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First launched in 2016 under the name Google Feed, Google has since revamped this Google mobile app feature to its current version: Google Discover.
💡 Since its release in 2018, Google Discover has gained over 800 million monthly active users.
Google Discover is available on Androids, iPhones, and iPads via the Google mobile app or in your phone’s browser on google.com.
With Discover, Google turned the verb “googling” from active to passive by completely eliminating the search function. With this format, Google handpicks articles for each user based on their demonstrated interests, recent search activity, and location.
Google Discover follows the same format as AI-driven social platforms like TikTok, in which an algorithm customizes a user’s feed to their interests.
These personalized results continually update with new content suggestions based on:
As with any Google-related implementation, SEOs everywhere are naturally trying to understand it and most importantly, optimize for it. Even though the earliest iteration of Discover was released in 2016, there are still many unknowns surrounding what Google Discover means for SEO.
Optimizing for Google Discover isn’t completely left to guesswork, however.
In short, the best way to optimize for Google Discover is to keep doing what you’ve always been doing. Most importantly, keep producing content with the user (not Google bots) in mind.
To appear in the Google Discover feed, a piece of content must fulfill the following criteria:
As you create SEO-optimized content, you will naturally optimize for Google Discover, as it largely follows traditional ranking criteria. However, there are several optimization practices that are especially important for appearing on a user’s Google Discover feed.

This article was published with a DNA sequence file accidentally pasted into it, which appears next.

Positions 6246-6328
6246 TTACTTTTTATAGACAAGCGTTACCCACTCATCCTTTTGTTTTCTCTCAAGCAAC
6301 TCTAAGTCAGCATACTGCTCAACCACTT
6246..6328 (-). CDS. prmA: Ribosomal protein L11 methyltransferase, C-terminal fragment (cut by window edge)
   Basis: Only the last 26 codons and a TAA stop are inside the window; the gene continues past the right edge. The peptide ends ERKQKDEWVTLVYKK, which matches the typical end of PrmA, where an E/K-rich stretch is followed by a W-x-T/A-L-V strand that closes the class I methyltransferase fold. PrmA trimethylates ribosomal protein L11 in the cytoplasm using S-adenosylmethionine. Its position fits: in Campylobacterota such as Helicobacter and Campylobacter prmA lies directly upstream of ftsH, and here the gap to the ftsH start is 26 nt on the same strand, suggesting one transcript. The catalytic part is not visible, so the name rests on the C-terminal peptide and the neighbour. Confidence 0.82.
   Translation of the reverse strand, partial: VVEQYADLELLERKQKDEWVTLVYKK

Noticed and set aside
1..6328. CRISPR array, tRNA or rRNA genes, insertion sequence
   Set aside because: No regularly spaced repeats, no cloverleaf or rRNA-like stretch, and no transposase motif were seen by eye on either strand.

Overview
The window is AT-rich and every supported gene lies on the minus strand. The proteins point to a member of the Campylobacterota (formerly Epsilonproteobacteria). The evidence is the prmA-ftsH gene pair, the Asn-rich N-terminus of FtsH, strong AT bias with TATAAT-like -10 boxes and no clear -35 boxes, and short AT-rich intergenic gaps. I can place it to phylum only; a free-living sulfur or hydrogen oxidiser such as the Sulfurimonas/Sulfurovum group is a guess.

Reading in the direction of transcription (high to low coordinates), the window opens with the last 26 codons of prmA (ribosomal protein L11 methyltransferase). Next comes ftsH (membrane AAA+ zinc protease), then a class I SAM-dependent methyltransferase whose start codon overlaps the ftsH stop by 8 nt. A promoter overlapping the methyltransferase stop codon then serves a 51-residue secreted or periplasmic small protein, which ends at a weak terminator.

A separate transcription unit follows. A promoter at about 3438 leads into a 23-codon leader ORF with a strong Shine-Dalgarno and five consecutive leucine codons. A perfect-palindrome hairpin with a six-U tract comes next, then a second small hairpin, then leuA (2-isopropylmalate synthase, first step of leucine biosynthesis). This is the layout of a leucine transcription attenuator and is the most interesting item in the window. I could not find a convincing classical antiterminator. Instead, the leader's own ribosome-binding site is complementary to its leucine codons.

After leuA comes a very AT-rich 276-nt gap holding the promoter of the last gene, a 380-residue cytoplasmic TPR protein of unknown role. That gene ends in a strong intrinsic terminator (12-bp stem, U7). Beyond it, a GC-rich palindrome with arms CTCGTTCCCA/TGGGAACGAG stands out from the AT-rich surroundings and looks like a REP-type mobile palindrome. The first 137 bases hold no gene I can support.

💡 E-A-T is the foundation of good SEO.
Without these three building blocks, you won’t rank. If you continue to base your SEO strategy around these three pillars, Google will reward your content by allowing it to appear in Google Discover.
Google will naturally reject anything that hints of clickbait or spam. A good title is honest and conveys what the article is about without overpromising or exaggerating.
Google Discover threw out the meta description and instead uses images to do the talking. (Besides, a picture tells a thousand words…or 120 – 150 characters.) Since Google Discover relies so heavily on visuals to describe the article topic, incorporating compelling images into your content is critical to success.
In order for a page to be featured in Google Discover, it must include an image that fulfills the following criteria:
We already know that optimizing for mobile is a major ranking factor in search. The advent of Google Discover places additional emphasis on this component, as Discover is a mobile-only feature. You can take Google’s Mobile-Friendliness Test to find out if your site is optimized for Google Discover.
SEOs strive to stay on the cutting edge of industry news to anticipate trends and produce relevant content right when users are looking for it. Because Google Discover aims to place timely content at users’ fingertips, this could accelerate the speed at which stories and trends are spread. After all, AI is far better at identifying trends than the average SEO.
With this in mind, staying abreast of current trends and capitalizing on these content opportunities is paramount to increase your chances of appearing in Google Discover. This also increases the importance of continually optimizing your existing content to maintain its relevance.
A study found that the majority of URLs in Google Discover only receive traffic for 3-4 days; most of that traffic takes place the first or second day after their publication.
While Google Discover has the potential to impact all digital industries, it has taken off for some industries more than others.
Another study discovered that 46% of a sample size of Google Discover URLs were news sites and 44% were Ecommerce.
Meanwhile, pages from the following industries only make up 1-2% of the URLs appearing in Google Discover:
If your site is situated in one of the above fields, the majority of your traffic will still come from Google Search. Keep in mind, however, that 1% still accounts for 1 million annual clicks.
💡 Optimizing for Google Discover is important no matter the industry.
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